After you deploy the secondary vSocket to the VNet, both vSockets have the Master role (split-brain). Run the Cato HA script create_ha_settings.sh to apply the HA configuration to the vSockets.

Note

Important: Before you run the Cato HA script:

To run the Cato HA script:

  1. In the High Availability section, confirm that the primary and secondary vSockets have connectivity to the Cato Cloud:

  2. Run the Cato HA script create_ha_settings.sh to apply the HA configuration to the vSockets.

  3. Restart the VMs with the primary and secondary vSockets.

  4. Update the relevant route table entries in Azure to use the Floating IP as the next hop.

Confirming the Azure vSockets for High Availability Status

After you successfully run the HA script, verify that the vSockets are configured correctly for HA functionality:

  • Verify the HA status in the High Availability section

  • From the Socket WebUI, ping the Floating IP and test the HA API calls

For help with problems related to deploying the HA configuration, see Troubleshooting Azure HA Deployment.

Showing the High Availability Status in the Cato Management Application

The High Availability section for the site shows the HA status for the vSockets. After you deploy the secondary vSocket, it automatically connects to the site.

To confirm the high availability status for the site:

  1. From the Cato Management Application's navigation menu, click Network > Sites.

  2. From the navigation menu, click Site Settings > Metrics.

  3. From the top of the screen, verify the status of the following items:

    • Status is Connected

    • HA Status is Ready

    • Master is Primary

    • Socket is vSocket Azure

Azure_HA_Status.png

For more about HA and failover behavior, see Socket High-Availability (HA): Background and Failover Conditions.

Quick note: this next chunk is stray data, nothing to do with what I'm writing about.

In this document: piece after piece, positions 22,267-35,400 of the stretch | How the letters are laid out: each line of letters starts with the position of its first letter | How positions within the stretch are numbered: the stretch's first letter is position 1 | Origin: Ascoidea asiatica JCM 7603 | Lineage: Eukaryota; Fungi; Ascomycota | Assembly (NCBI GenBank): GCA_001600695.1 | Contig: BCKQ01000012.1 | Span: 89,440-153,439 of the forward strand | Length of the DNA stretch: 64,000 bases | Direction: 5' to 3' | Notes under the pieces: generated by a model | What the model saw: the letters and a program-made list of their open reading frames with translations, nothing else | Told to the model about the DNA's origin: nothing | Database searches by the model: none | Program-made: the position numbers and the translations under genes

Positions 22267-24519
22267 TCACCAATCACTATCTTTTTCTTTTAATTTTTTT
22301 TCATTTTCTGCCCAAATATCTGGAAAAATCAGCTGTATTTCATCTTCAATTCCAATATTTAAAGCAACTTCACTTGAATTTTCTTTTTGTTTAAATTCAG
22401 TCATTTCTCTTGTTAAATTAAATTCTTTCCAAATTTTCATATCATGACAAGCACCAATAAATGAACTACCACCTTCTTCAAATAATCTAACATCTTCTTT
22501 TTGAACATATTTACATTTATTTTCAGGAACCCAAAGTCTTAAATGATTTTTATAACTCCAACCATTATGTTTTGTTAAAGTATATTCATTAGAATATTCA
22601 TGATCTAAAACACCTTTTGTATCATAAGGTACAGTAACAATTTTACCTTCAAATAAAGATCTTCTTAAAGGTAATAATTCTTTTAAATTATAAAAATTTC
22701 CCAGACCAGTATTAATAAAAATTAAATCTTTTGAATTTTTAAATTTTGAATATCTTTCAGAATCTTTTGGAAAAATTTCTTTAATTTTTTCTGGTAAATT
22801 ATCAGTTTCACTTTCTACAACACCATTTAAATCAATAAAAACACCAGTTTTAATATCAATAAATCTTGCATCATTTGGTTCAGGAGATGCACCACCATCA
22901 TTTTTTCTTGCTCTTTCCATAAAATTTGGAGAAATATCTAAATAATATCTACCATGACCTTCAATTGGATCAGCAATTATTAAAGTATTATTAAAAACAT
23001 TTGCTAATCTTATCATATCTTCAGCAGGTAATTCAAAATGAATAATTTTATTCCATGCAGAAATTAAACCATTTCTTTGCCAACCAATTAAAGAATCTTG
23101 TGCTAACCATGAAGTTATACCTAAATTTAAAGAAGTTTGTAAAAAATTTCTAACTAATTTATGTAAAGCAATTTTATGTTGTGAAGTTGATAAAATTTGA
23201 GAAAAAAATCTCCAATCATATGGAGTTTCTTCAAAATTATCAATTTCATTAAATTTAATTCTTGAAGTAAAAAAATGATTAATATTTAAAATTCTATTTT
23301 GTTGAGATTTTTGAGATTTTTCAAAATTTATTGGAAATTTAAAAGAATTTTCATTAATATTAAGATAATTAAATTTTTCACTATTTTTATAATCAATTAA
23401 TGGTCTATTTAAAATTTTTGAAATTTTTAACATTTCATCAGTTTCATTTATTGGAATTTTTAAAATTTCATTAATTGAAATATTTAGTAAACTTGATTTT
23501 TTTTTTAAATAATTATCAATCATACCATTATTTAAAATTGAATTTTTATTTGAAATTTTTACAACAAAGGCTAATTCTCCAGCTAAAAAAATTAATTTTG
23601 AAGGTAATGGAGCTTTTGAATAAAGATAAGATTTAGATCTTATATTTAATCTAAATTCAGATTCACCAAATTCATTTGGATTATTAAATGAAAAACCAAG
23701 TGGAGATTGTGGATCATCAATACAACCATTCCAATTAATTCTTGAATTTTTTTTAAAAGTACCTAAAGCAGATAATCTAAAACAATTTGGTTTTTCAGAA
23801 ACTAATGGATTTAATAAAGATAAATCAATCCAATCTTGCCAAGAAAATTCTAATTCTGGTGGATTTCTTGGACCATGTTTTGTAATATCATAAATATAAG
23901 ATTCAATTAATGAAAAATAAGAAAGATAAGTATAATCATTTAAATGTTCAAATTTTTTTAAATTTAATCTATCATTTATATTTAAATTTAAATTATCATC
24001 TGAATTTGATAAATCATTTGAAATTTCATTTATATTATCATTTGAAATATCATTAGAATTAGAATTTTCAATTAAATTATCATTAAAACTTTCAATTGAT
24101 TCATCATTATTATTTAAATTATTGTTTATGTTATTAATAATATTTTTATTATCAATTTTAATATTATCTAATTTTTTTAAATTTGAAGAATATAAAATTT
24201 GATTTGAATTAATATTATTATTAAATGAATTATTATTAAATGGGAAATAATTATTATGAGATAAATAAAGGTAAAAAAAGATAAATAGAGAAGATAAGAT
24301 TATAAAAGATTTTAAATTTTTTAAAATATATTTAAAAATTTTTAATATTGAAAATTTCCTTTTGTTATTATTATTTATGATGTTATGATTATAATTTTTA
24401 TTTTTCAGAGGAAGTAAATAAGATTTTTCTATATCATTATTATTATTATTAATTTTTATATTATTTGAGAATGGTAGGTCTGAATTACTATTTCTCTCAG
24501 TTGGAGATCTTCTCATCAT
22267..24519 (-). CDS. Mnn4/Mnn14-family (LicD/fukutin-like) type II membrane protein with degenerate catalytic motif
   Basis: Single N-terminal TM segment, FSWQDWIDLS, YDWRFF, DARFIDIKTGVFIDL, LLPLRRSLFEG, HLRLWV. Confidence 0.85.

Testing High Availability from the Socket WebUI

You can use the Network Tools in the Socket WebUI to test HA functionality for the vSockets. You can ping the Floating IP for the HA configuration, to verify that it is configured correctly. The High Availability section shows the LAN Floating IP. You need to run the test for both the primary and secondary vSocket.

The vSocket performs an API call to the Azure API proxy to verify that the role and identity settings were configured correctly by the HA script. It also verifies that the vSocket can successfully communicate with the API proxy.

For more about using the Socket WebUI, see Using the Socket WebUI.

To test the Azure HA configuration:

  1. From the navigation menu, select Site Settings > Socket.

  2. From the Actions drop-down menu for the Primary vSocket, select Socket WebUI.

    The Socket WebUI opens in a new tab.

  3. Click the Tools tab.

  4. In the Network Tools section, click the Ping tab.

  5. Ping the Floating IP:

    1. In Route via, select LAN1.

    2. In Hostname/IP, enter the Floating IP.

    3. Click Run. The window shows if the ping succeeds or fails.

  6. In the Network Tools section, click the API Test Tool tab.

  7. Click Run Test. The window shows if the HA API test succeeds or fails.

  8. Repeat steps 2-7 for the secondary vSocket.

Troubleshooting a Failed Azure API Test

If the Azure API test fails, an error message is displayed to help you troubleshoot the issue.

API Test Error Message

Suggested Troubleshooting Steps

Azure API test failed – can’t authenticate to the API proxy. Make sure that Azure access control (IAM) settings are correct.

The Azure admin doesn't have sufficient permissions to make changes to the virtual resources. See above, Setting Admin Permissions to Configure High Availability.